Mandolin for Classical/Baroque

  1. Christy

    I just discovered this group and have a question. What kind of mandonlins are you playing for Bach? I am still doing my mandolin research. All of my previous musical experience (piano, harpsichord, recorder, guitar) have been classical, baroque, romantic. I've come into interest of learning mandolin through folk music, but I don't want to cut myself off from learning classical music on it.

  2. Ken_P
    I'm quite happy with my Collings. I think the strong attack/quick decay of carved top, F hole instruments works perfectly for solo Bach. Really, though, you need to find the sound you like and adapt it, not the other way around. I think pretty much any instrument can be made to sound good with this music.
  3. John Hill
    John Hill
    I use my Breedlove FF. But I think that any mandolin that sounds good to you is the one you should use. Some people prefer the oval hole sound, some like me prefer the f hole sound, some like flatbacks and some lean toward bowlbacks. It's really what appeals to your ear. It's all good.
  4. Christy
    Thank you. I get confused about these things because of guitars where the woods and body style can really make a difference in the tone that you want. A classical guitar is significantly different from a steel string, a flamenco guitar different from a classical, each with its own unique properties. Perhaps it is not the same with the mandolin.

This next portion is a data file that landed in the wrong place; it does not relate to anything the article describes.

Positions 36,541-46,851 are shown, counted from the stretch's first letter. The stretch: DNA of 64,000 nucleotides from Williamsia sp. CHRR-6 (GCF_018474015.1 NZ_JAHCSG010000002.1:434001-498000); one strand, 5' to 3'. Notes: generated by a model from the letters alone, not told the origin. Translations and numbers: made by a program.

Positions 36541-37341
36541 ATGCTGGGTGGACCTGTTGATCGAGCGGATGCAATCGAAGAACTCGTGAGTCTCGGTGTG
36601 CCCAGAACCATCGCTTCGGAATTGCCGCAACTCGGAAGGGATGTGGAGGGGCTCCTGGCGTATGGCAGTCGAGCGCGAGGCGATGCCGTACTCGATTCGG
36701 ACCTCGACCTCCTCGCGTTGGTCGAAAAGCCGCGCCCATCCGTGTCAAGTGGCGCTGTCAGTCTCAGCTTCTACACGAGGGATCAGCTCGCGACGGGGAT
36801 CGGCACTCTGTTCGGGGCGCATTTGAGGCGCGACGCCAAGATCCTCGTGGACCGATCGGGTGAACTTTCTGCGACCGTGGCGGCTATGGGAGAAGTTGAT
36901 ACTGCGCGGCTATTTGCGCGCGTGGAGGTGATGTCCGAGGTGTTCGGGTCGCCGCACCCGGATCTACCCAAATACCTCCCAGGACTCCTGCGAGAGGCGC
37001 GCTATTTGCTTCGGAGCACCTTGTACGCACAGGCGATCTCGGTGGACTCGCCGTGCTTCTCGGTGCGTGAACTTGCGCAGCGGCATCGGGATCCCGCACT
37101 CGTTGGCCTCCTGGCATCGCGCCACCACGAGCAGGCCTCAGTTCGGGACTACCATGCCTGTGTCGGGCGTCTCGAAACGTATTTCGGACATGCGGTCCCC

5. pigpen
    I love playing on my 1916 Gibson A-. Nothing special, but I just like the sound. I don't think it's better than any of the other choices, though.
  6. Jack Roberts
    Jack Roberts
    I play Bach on an F4
  7. Matt Spencer
    Matt Spencer
    A 1922 Gibson "A". It's also the ONLY mandolin I own. Can you believe that?
  8. JeffD
    I do most of my attempts at classical music on one of my bowlbacks, either the Washburn or the Martin. Its a little easier to get around on them than my others.

    See my picture album for pics of the herd.
  9. stevenmando
    Hi I Have an Eastman md515 f style and a bowlback they both have a different sound to them with the flat back eastman having a full sound and the bowlback having a vintage sound with the bowlback more to the original sound of the music as that was the style of the mandolin at that time .
  10. bratsche
    Mostly I use my Mid-Mo instruments for Bach: the M-2 for violin-adapted solo music, and the M-16 mandola for the cello-adapted works. I am still "trying" with my bowlback, which has nice, light and easy action and a great sound, but once I get going on anything fast, it tends to roll around and/or get away from me easily, and I have trouble hanging on. It's like trying to play on a balloon... Not to mention that with the strings so much closer to the top of the instrument than on my flatbacks, I keep hitting the treble side of the oval soundhole!

  11. catmandu2
    I recently acquired a little Giannini that sounds very good for Bach. It sounds similar to Mid-Missouris that I owned--and which I found too small for me to hold comfortably (I, too, find bowlbacks unwieldy). This Giannini has a much deeper box that feels much more substantial.

    I've been playing Bach on guitar since the mid 80s, but I had not been satisfied playing Bach pieces on several mandolins, nor a couple of mandolas--finding it too thin (after being spoiled by guitar, I guess). For some reason, this mandolin is inspiring me suddenly.
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